Here’s what we’re reading/watching today:

Elon Musk is seen here with one of the company's space capsules in 2008.(MARKHAM JOHNSON - VIA BLOOMBERG NEWS) Elon Musk is seen here with one of the company’s space capsules in 2008.(MARKHAM JOHNSON – VIA BLOOMBERG NEWS)

1) Much is being written about Elon Musk (thanks, in part, to a series of announcements from Tesla). The Tesla CEO and SpaceX founder is being touted as no less than “a techie superhero” whose “moment” is now. He’s launching companies to take on big challenges—zero-emission cars and commercial spaceflight programs able to run alongside, if not ahead of, government space agencies. Writing for Bloomberg Businessweek, Ashlee Vance outlines how Musk is a “cooler” and “more zombie-aware” Lee Iacocca, the former president of Ford Motor Company:

“If there’s a 2013 equivalent of the ubiquitous Iacocca, it has to be Elon Musk, chief executive officer of Tesla MotorsTesla Motors (TSLA). While Musk does not appear on commercials, he’s a force on Twitter, as well as the focus of endless Web stories and television shows.”

Musk also appeared at D11 Wednesday (the last day of the conference was Thursday). Here’s his full interview:

2) Researchers are working on how to determine individuals’ personalities using … tweets. The Economist reports that a group of researchers at IBM are picking up on University of Colorado academic Tal Yarkoni’s work to determine a person’s personality traits by analyzing their blog posts:

“A group of researchers at IBM’s Almaden Research Centre in San Jose, California, have now picked up on Mr Yarkoni’s idea and applied it to Twitter. The team, lead by Eben Haber, hope to discover the ‘deep psychological profiles’ of tweeters. Analysing three months’ worth of data from 90m users (of about 200m worldwide), they argue that so far they have been able to gauge someone’s personality reasonably well from 50 tweets, and even better from 200.”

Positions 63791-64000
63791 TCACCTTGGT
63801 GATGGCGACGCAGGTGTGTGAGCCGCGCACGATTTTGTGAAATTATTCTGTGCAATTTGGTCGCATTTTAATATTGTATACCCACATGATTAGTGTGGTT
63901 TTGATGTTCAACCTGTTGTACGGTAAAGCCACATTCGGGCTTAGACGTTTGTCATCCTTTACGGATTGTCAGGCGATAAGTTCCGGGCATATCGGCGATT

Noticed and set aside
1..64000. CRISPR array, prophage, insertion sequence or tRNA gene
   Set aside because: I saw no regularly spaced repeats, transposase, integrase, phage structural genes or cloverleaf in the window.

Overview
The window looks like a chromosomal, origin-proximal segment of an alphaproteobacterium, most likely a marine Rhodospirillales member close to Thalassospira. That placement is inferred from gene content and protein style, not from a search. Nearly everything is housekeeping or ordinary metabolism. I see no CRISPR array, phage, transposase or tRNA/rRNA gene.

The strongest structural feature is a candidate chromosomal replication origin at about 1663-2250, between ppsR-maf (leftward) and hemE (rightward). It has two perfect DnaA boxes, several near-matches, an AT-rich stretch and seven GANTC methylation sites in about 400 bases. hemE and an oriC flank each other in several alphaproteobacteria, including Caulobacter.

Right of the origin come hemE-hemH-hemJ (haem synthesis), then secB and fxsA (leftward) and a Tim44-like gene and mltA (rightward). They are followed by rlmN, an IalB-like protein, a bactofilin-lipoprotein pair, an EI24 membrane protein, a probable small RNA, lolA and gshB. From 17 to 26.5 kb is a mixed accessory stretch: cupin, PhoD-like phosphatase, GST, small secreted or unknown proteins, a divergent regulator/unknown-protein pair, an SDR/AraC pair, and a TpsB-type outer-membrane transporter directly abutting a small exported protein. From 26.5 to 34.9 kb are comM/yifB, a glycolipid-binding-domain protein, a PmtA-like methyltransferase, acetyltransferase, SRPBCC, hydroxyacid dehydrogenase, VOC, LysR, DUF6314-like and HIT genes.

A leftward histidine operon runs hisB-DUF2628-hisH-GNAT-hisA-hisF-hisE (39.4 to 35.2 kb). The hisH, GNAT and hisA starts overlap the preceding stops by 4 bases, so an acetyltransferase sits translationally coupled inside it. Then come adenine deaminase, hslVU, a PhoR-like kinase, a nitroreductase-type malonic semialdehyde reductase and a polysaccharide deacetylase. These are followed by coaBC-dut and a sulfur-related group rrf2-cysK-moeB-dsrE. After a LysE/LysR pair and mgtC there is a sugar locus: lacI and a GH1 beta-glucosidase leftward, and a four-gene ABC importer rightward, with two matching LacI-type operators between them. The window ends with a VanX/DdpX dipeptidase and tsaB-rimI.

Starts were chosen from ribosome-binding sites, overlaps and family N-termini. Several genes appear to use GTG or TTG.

3) Ethics are not only at the core of innovation, but at the core of just about everything else. And sleep may play a bigger role in ethical behavior than you think. As Christopher Barnes writes for Harvard Business Review:

“Recent research indicates that sleep deprivation drains glucose in the prefrontal cortex. In other words, a lack of sleep robs the fuel for self-control from the region of the brain responsible for self-control, whereas sleep restores it. Building from this research, my colleagues and I investigated the effects of sleep on unethical behavior. Across a set of four studies in both laboratory and field contexts, we found that a lack of sleep led to high levels of unethical behavior. Moreover, we found that this was because a lack of sleep depleted self-control, which in turn led to unethical behavior.”

4) ReadWriteWeb’s Lauren Orsini makes the case for why programming is “the core competency for all kinds of 21st Century workers”:

“The number of coding jobs is only expected to increase over time. According to the U.S. Bureau of Labor Statistics, there were 913,000 computer programmer jobs in 2010. That number is expected to jump 30% from 2010 to 2020. Meanwhile, the average growth of all other U.S. jobs is predicted to be just 14%.”

5) And, if you haven’t seen it yet, here’s video of Russian extreme sports enthusiast Valery Rozov executing what sponsor Red Bull is billing as “the world’s highest base jump” from the north face of Mount Everest. As of Wednesday, Guinness World Records was awaiting evidence that the jump was actually a world-record setter:

“Guinness World Records is currently awaiting evidence of the jump, but if verified it would beat Glenn Singleman’s record-breaking leap of 6,604 m (21,666 ft) from a ledge on Mt Meru, Garwhal Himalaya, India in 2006.”

Have a great weekend!